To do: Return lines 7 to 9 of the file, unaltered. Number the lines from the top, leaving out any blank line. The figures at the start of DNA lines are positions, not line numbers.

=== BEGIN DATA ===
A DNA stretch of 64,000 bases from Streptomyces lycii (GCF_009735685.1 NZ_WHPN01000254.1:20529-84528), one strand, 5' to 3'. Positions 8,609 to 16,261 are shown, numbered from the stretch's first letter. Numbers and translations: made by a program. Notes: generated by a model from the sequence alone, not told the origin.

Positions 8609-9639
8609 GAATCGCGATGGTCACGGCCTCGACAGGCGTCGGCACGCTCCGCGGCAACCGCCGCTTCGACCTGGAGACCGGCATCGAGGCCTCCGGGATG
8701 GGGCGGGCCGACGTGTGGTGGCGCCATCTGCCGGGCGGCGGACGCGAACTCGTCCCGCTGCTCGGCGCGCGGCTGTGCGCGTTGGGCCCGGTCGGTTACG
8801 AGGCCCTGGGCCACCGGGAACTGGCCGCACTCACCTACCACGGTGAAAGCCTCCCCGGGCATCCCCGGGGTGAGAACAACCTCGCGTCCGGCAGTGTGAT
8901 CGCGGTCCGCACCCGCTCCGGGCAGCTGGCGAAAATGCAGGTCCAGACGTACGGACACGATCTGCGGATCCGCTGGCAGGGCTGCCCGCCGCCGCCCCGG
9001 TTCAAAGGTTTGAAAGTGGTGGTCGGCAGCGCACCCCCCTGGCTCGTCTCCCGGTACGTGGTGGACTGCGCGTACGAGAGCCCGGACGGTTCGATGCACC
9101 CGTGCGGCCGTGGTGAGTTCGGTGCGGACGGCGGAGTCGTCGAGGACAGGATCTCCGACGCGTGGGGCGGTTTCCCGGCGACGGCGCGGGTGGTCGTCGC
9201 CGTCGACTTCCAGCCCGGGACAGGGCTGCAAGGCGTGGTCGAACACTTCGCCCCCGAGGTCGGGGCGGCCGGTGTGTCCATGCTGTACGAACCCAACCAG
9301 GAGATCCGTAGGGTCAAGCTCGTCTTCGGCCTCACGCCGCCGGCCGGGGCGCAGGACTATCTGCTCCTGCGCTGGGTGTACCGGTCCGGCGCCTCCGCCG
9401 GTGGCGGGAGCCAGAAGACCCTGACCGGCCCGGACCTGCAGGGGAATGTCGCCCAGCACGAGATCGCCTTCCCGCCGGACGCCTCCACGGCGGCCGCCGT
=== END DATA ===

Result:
9001 TTCAAAGGTTTGAAAGTGGTGGTCGGCAGCGCACCCCCCTGGCTCGTCTCCCGGTACGTGGTGGACTGCGCGTACGAGAGCCCGGACGGTTCGATGCACC
9101 CGTGCGGCCGTGGTGAGTTCGGTGCGGACGGCGGAGTCGTCGAGGACAGGATCTCCGACGCGTGGGGCGGTTTCCCGGCGACGGCGCGGGTGGTCGTCGC
9201 CGTCGACTTCCAGCCCGGGACAGGGCTGCAAGGCGTGGTCGAACACTTCGCCCCCGAGGTCGGGGCGGCCGGTGTGTCCATGCTGTACGAACCCAACCAG